And to Carlos and Marcus, what are your thoughts on this final Malaysian Grand Prix this weekend? ME: It’s a bit sad seeing Malaysia go. I think it’s a track that has a good mix of everything and also there have been some really good races here in the past in Formula One so yeah, in that way it’s a bit sad seeing it go. CS: From my side, I rate the Malaysian Grand Prix very highly. It’s probably one of the best track layouts we get to race on over the whole year with the fast corners, high grip tarmac like last year. On top of that, it is the most physically demanding track, or one of the most physically demanding, which makes it also quite special and quite a challenge for us so to miss it, yes, we will definitely miss it. Never say never, it can always come back hopefully.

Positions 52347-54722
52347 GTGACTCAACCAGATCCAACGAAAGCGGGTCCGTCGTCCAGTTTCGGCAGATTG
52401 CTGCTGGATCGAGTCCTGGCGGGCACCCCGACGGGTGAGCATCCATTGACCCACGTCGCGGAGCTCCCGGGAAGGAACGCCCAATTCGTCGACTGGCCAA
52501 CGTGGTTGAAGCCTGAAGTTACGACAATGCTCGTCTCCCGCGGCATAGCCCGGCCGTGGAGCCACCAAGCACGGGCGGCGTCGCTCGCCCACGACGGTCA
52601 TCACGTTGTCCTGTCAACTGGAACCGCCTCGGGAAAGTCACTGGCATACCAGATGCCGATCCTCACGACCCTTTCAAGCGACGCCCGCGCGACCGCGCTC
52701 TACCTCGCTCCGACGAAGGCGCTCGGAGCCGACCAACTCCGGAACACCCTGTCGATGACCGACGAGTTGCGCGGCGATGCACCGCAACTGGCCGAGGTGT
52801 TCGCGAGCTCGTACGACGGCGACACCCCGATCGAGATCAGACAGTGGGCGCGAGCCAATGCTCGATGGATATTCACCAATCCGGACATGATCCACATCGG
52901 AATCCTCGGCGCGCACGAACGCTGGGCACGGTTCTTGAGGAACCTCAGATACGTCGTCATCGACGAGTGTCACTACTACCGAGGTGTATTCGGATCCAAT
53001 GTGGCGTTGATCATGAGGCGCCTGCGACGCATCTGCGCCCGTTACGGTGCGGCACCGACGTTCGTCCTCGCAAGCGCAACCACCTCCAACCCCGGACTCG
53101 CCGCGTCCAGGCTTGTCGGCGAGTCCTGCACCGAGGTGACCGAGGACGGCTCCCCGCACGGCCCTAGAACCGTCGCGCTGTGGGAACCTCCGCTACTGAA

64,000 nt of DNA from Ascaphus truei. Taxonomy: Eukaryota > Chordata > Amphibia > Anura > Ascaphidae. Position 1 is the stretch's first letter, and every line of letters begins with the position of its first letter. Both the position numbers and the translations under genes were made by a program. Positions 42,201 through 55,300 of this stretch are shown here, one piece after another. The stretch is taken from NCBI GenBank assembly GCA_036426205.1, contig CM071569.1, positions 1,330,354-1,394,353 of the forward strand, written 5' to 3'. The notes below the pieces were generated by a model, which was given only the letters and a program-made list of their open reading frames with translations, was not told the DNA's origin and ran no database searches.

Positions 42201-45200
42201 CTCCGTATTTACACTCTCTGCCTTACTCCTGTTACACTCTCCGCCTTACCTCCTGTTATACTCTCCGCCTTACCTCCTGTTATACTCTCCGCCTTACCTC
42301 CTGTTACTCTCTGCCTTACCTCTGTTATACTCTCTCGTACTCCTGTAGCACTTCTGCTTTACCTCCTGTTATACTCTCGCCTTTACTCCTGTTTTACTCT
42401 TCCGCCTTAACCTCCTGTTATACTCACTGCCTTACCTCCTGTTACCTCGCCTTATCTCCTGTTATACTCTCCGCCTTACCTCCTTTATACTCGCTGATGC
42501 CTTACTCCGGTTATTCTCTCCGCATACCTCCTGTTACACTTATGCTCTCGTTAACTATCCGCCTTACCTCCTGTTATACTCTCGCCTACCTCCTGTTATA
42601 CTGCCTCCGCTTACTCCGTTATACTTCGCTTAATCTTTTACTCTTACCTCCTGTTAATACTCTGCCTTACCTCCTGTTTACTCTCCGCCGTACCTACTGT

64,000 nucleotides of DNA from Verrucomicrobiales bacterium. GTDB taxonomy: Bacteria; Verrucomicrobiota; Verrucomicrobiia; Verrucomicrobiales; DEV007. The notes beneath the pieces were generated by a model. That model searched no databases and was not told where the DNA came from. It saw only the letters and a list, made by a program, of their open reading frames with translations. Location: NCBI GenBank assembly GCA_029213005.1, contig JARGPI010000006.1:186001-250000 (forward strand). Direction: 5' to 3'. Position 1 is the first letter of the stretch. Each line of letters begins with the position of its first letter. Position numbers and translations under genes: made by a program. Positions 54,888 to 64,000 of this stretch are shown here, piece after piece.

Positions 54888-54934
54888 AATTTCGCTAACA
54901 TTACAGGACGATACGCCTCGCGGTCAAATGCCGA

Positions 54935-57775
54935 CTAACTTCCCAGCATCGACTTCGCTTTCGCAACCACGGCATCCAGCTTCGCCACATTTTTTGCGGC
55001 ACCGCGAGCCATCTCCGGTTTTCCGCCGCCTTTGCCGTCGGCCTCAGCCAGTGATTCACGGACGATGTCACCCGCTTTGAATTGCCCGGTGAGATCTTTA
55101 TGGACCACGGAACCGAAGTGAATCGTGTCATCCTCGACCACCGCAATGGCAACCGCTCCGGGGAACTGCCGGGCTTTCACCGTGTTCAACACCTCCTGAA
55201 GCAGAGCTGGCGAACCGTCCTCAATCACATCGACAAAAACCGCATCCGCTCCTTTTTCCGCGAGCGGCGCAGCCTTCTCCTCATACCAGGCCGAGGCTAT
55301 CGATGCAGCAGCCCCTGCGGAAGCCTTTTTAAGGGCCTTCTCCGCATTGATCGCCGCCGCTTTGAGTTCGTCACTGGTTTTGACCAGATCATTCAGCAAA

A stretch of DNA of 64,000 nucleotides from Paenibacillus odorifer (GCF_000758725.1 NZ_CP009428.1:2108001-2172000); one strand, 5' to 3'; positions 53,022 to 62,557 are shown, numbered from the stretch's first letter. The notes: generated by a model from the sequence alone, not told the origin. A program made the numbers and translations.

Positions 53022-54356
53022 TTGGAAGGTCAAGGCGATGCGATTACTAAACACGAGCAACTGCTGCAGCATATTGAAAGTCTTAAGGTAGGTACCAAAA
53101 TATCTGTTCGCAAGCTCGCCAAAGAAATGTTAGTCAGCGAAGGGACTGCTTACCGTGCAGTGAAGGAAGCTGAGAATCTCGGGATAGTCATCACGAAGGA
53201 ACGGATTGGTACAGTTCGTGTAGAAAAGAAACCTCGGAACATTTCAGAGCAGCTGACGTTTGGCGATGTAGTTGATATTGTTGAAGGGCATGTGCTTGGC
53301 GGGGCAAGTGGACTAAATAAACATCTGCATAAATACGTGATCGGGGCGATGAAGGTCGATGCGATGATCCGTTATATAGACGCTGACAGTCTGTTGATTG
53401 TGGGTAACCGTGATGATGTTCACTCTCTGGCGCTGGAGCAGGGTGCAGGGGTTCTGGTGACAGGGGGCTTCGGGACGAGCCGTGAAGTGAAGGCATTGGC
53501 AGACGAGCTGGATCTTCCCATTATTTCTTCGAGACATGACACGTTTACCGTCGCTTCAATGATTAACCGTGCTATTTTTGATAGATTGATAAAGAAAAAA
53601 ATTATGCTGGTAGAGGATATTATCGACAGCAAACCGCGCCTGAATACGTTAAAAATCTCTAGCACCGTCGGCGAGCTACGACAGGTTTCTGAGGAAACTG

Carlos and Pierre, obviously you’ve got the drive, Pierre that Daniil Kvyat is being kind of nerfed aside. Do you feel sorry for him at all, or isn’t there any room for this kind of feeling in Formula One? CS: Let’s say that in the middle of a season when you are so focused on your driving in 2017 you cannot really be affected by what’s going on in the other side of the garage. I’ve switched teammates in Formula One a few times now and I remain focused on my own job, trying not to think what goes on the other side, also because with Red Bull it just works like that. You need to be ready for that. I haven’t had the chance to speak with Daniil yet because I’ve been focused on this weekend but I’m sure I will. PG: For me, I didn’t have the chance to talk with him yet but of course unfortunately that’s how it works in this sport and being in my position, before I came to F1, I was waiting for this chance and then I had to take the seat of someone else. Of course I feel sorry for him, I think he’s a really good driver, talented and unfortunately it’s happening and I’m going to take his seat but I’m pretty sure we will see him back on the grid at some point maybe. We will see what’s going to happen in the near future.